Madame Houdini Speaks/ biographical poems by Jan Zlotnik Schmidt

The chapbook of poems begins with a a short biography of Bess Houdini:

Wilhelmina Beatrice Rahner, or Bess Houdini, was born on January 23, 1876 in Brooklyn, New York to immigrant, German Catholic parents.  Bess met Harry Houdini when she was performing as part of a song and dance act, entitled The Floral Sisters, in Coney Island.  After a short courtship of several weeks, they married on June 22, 1894 and began performing magic acts, seances, mentalist acts, and their most famous trick—the Metamorphosis—at circuses, dime museums, and vaudeville halls across the country.   

By 1899, Harry concentrated on his escape acts, and throughout the rest of his career, became famous for breaking out of jails, cells, trunks, and straitjackets among other feats of daring and conjuring.  The more famous Houdini became, the more Bess faded into the background.  She adopted a role as his helpmate, taking care of his home, his costumes, and their pets.   After Houdini’s unexpected death from a burst appendix and peritonitis on Halloween, 1926, she attempted to revive her own magic career, opened a tearoom in New York that featured magic acts, and even tried to perform some of Houdini’s tricks.  She also struggled personally with bouts of alcoholism, depression, and money problems, and she attempted suicide several times.  

For ten years Bess held seances, hoping to make contact with the spirit of her dead husband.  However, after ten years she gave up and was reported to have said, “Ten years is long enough to wait for any man.”   Bess Houdini died from a heart attack in Needles, California on February 11, 1943.    


2 poems

Bess’s Lament

I didn’t know he was a magic man, a shape-shifter.  When I met him, he was Erich, trapeze artist, diminutive Jew.  I knew he liked streudel, stuffed cabbage, his mother’s babka.  He held me with his bird fingers—cupping my chin—teasing me with his flashing eyes.  I dreamt he was small enough to fit in my pocket.  Fold him up in quarters like a white handkerchief, to keep him near.  

In the beginning, I was his magic girl.  Swish. I hear it still.  The whoosh of the black cloth over the box.  The infinite darkness just for a moment.  Stepping out, I smiled.  Released from danger.  Never scared.  Never scarred.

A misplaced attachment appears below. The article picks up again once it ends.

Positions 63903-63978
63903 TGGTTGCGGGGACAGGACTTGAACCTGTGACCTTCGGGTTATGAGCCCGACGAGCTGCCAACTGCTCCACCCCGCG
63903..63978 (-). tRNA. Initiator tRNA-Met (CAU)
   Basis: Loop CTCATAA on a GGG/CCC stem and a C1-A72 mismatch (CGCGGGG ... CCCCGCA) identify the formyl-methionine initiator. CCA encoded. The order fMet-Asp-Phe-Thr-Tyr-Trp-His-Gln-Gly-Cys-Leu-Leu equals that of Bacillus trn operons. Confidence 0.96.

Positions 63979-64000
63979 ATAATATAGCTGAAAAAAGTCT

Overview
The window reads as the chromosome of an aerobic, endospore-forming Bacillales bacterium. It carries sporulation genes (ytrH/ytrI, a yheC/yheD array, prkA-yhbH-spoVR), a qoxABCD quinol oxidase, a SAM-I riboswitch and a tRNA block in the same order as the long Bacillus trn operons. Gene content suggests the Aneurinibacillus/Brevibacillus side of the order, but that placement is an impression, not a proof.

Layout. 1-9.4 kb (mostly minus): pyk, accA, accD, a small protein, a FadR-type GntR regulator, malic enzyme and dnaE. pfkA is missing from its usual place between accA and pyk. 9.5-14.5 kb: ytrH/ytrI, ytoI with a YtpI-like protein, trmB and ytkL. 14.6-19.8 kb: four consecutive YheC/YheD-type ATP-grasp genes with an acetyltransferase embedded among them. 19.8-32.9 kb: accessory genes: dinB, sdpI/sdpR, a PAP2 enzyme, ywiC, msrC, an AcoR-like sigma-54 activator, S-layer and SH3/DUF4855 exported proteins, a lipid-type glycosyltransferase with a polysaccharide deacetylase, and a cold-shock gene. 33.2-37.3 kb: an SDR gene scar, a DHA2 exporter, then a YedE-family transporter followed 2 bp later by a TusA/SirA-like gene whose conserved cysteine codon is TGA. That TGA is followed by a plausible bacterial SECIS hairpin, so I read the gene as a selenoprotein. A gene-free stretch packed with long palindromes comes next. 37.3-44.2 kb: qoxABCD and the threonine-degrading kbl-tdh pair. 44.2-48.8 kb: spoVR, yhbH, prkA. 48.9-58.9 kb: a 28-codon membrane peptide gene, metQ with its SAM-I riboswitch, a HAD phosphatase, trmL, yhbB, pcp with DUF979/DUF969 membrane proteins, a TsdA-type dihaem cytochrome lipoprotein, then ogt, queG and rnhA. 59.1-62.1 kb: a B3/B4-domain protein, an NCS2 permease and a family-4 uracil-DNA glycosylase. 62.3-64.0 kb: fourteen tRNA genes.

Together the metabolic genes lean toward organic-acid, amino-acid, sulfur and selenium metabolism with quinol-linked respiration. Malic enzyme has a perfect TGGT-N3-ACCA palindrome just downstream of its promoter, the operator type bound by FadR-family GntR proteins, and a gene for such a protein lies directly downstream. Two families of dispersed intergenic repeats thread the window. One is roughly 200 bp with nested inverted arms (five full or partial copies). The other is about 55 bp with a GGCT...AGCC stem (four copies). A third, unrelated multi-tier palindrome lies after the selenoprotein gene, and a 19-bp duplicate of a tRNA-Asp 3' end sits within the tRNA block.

Then he became Houdini.  The only trace of our act together, the way he twined and untwined my curls at night.  I had my own disappearing act.  He dazzled, unlocked manacles, handcuffs, climbed out of milk cans, trunks, coffins. My upside-down man unleashed himself from a straitjacket in midair as I held my breath.

I wanted to always be his gamin girl, to keep a small flame for him, before and even after death.  Do ghosts have breath?

In my old age I became what I always was.  A forsaken angel with wings of stone.


Bess Escapes:  Before Harry—1892-1893

Do you know who I am? 

I am more than the girl tripping down crooked 
wooden stairs onto a Brooklyn street.  
More than the girl inhaling musty fumes 
in brown stained rooms.  Walls with mold 
and the residue of smoke and cinders.  
Dark dim rooms where I wipe baby mouths 
noses caked with snot and drool from chins.  

More than the cold that turns my fingers blue, 
blue from icy winters.  Blue cracked lips.
And the faces of the young ones staring  
at me, pallid, pasty, too many groans.    
Too many mouths to feed.   Too many
whining kids, too many for my mother. 
 Too many for me to care for.  

And in the tailor shop each stitch
is a splinter in my thumb.  
Each stitch, each seam, weaving
In and out of me, every fiber of me,
each prick of the needle, each 
darning, each threaded piece,
telling me there is more. 

I tap against the floor, 
knock at the windows. 
 Point a toe.          Daisy Daisy Tell me your answer true.
croon to myself….                               I’m half crazy…..
I want out  I want  ….to keep moving….  
to swirl my way out of that house, 
out of that putrid life. 

Run away to song and dance.  
To Coney Island,  to  vaudeville
A Floral Sister.  Part of a group.
A showgirl at last.  No more stitches in time.  
A little can can     kick of the knees.
A little bare flesh.  A flash of skin.  

We are the Floral Sisters
Of the Bowery

Behind this parasol
Is the cutest little doll
You ever did see

We are the Floral Sisters…
risqué…naughty…show the knee… 

I Wilhelmina Beatrice Rahmer will break out.  
See me.    The German girl on a stinking stage, 
sticky with beer.  See me.  I sing:

Rosabelle, sweet Rosabelle
I love you more than I can tell
Over me you cast a spell
I love you my sweet Rosabelle.

Each step a fork of lightning.  I will cast a spell.    

I will tap a different story for my life.  


Acknowledgement: The poem "Bess's Lament" was first published in Jan Zlotnik Schmidt's book, Foraging for Light, Finishing Line Press, 2020.

Jan Zlotnik Schmidt is a SUNY Distinguished Teaching Professor of English at SUNY New Paltz in the Department of English where she teaches autobiography, creative writing, American and contemporary literature, women’s Literature, , and Holocaust literature courses.  Her work has been published in many journals and has been nominated for the Pushcart Press Prize.  She has had two volumes of poetry published by the Edwin Mellen Press (We Speak in Tongues, 1991; She had this memory, 2000) and two collections of autobiographical essays, Women/Writing/Teaching (SUNY Press, 1998) and Wise Women:  Reflections of Teachers at Mid-Life, co-authored with Dr. Phyllis R. Freeman (Routledge, 2000). Her full length volume, Foraging for Light was published in September 2019 by Finishing Line Press. She has a B.A. from University of Rochester (1969); an M.A. from University of Wisconsin, Madison (1970); and a Ph.D. from Syracuse University (1977).


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